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Product Rule

  • Thread starter qspeechc
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  • #1
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Hello everyone. I'm trying to get my head around this product rule:

[tex] \nabla \times (A\times B) = (B\cdot \nabla )A - (A\cdot \nabla )B + A(\nabla \cdot B) - B(\nabla \cdot A) [/tex]

Ok, we have this

[tex] \nabla = (\partial /\partial x,\partial/\partial y,\partial /\partial z) [/tex]

and for dot products

[tex] a\cdot b = b\cdot a [/tex]

Therefore in the product rule given above, is it not the case

[tex] (B\cdot \nabla )A = A(\nabla \cdot B) [/tex]

and similarly, the other two terms on the RHS are equal?
Thank-you for your help.
 

Answers and Replies

  • #2
G01
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Therefore in the product rule given above, is it not the case

[tex] (B\cdot \nabla )A = A(\nabla \cdot B) [/tex]
Be careful. [tex]\nabla[/tex] is a vector operator not a vector. It will not commute the way you expect it to.
 
  • #3
HallsofIvy
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In fact, I would much prefer the notation [itex]B\cdot(\nabla A)[/itex] to [itex](B\cdot\nabla)A[/itex].
 
  • #4
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In fact, I would much prefer the notation [itex]B\cdot(\nabla A)[/itex] to [itex](B\cdot\nabla)A[/itex].
Aha! I think I get it now! The brackets were confusing, because usually we have to evaluate the stuff in the brackets first right?

Does this mean [tex]\nabla [/tex] always acts on the vector directly to its right?
 
  • #5
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In fact, I would much prefer the notation [itex]B\cdot(\nabla A)[/itex] to [itex](B\cdot\nabla)A[/itex].

Hold on, this can't be right can it? Then we would have
[tex]\nabla \times (A\times B) = 0 [/tex]

wouldn't we? Can someone please tell me what [tex](B\cdot\nabla)A[/itex] is?
 
  • #6
dx
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Can someone please tell me what [tex](B\cdot\nabla)A[/itex] is?
First you evaluate [tex] \nabla A [/tex]. You get a vector field, i.e. a vector at every point of space. Then [tex] B \cdot(\nabla A) [/tex] would be vector field whose value at any point is the dot of B with vector [tex] \nabla A [/tex] at that point.
 
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  • #7
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I'm sorry for being extremely thick, but then doesn't that mean that

[tex] \nabla \times (A\times B) = 0 [/tex]?

This makes no sense, because it means the cross product of any two vectors has zero curl? Surely [tex](B\cdot \nabla)\cdot A[/tex] is not the same thing as [tex]B\cdot (\nabla \cdot A)[/tex]?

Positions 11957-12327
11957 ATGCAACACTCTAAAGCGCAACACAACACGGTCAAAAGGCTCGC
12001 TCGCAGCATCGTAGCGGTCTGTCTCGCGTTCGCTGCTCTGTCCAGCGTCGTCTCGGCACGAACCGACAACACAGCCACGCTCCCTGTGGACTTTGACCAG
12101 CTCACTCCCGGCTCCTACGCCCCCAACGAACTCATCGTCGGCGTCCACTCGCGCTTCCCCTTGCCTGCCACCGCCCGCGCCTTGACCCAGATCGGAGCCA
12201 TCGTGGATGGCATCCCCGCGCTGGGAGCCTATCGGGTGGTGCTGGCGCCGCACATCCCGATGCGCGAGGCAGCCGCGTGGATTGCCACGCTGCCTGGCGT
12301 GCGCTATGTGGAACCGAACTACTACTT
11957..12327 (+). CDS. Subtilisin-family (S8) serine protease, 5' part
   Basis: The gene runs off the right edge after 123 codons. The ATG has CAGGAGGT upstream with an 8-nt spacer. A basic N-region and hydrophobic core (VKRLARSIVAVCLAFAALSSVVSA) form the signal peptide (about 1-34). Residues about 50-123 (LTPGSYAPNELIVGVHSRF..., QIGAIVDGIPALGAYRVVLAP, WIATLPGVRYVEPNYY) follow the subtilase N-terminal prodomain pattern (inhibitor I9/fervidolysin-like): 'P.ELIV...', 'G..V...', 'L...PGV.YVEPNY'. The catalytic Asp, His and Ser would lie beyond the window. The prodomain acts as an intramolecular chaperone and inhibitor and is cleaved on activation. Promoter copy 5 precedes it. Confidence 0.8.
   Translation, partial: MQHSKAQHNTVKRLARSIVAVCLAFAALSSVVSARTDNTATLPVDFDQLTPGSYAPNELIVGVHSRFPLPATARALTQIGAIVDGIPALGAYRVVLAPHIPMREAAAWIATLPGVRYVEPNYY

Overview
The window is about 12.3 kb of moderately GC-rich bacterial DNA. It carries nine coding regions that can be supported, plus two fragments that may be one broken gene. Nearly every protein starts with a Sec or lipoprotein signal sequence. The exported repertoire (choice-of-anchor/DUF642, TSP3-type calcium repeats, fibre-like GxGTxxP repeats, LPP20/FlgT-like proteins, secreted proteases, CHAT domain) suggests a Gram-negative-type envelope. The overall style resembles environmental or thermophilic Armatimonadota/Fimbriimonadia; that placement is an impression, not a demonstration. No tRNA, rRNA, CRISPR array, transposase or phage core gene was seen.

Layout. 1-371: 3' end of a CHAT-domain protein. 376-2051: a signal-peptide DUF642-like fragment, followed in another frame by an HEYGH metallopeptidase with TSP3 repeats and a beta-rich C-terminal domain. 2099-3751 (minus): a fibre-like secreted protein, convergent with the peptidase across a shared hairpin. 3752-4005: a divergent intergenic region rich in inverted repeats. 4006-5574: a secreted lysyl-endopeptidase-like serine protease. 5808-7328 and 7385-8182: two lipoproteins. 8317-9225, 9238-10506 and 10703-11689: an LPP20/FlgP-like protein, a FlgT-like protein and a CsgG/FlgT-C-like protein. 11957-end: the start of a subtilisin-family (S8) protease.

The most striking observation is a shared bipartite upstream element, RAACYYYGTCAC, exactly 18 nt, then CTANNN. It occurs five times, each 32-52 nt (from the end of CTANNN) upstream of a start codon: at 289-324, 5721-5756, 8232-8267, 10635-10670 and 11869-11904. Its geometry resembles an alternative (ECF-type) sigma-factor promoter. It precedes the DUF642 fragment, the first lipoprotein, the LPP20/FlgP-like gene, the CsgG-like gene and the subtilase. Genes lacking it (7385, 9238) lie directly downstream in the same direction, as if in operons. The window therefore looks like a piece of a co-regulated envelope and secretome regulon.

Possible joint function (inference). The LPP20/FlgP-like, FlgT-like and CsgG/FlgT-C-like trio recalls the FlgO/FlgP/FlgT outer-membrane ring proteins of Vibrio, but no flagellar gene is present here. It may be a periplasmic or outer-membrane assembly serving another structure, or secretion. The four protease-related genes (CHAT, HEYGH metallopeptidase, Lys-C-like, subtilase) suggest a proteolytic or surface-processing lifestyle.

• #8
dx
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I'm sorry for being extremely thick, but then doesn't that mean that

[tex] \nabla \times (A\times B) = 0 [/tex]?
why does it mean that?
 
  • #9
Vid
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The second operation not a dot product. del.A is a scalar. So (del.A)B is the scalar (d/dxAx + d/dyAy + d/dzAz) times the vector B = d/dxAx*B + d/dyAy*B + d/dzAz*B

Also, remember the del is an operator so del.A is not the same as A.del. A.del is still a scalar though being applied to B to it gets pretty messy looking.

http://mathworld.wolfram.com/ConvectiveOperator.html
 
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  • #10
dx
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Surely [tex](B\cdot \nabla)\cdot A[/tex] is not the same thing as [tex]B\cdot (\nabla \cdot A)[/tex]?

No, what I said was [tex] B \cdot (\nabla A) [/tex] is the same thing as [tex](B \cdot \nabla)A[/tex]
 
  • #11
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Er, ok, what's the difference? A and B are vectors.
 
  • #12
836
13
The second operation not a dot product. del.A is a scalar. So (del.A)B is the scalar (d/dxAx + d/dyAy + d/dzAz) times the vector B = d/dxAx*B + d/dyAy*B + d/dzAz*B

Also, remember the del is an operator so del.A is not the same as A.del. A.del is still a scalar though being applied to B to it gets pretty messy looking.

http://mathworld.wolfram.com/ConvectiveOperator.html

Oh, ok, this site explains it to me. Thanks for all your help everyone, taking time to answer my stupid questions :biggrin:
 
  • #13
lurflurf
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In fact, I would much prefer the notation [itex]B\cdot(\nabla A)[/itex] to [itex](B\cdot\nabla)A[/itex].
Some people do not like to take the gradient of a vector since it is a dyad, and it makes them feel ickky inside.
 
  • #14
lurflurf
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Aha! I think I get it now! The brackets were confusing, because usually we have to evaluate the stuff in the brackets first right?

Does this mean [tex]\nabla [/tex] always acts on the vector directly to its right?
This is a confusing aspect of vector calculus.
[tex]\nabla [/tex] acts to the right only.
One may define a bidirectional del/nabla
consider this bidirectional derivative
Dab=aDb=abD
it is a good and correct habit when working with vectors to switch to bidirectional form
-hold all function left of operators constant
-change operators to birectional
-perfom manipulations ending with a form easy to conver to unidirectional form
-convert

recall this identity when working with products

[tex]\mathbf{(a\times\nabla)\times b+a\nabla\cdot b=a\times(\nabla\times b)+(a\cdot\nabla)b}[/tex]
 
  • #15
Dick
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Some people do not like to take the gradient of a vector since it is a dyad, and it makes them feel ickky inside.
It's only ickky if you don't know that there are things which aren't vectors or scalars. There are also tensors (or dyads). Then it could make you queasy.
 

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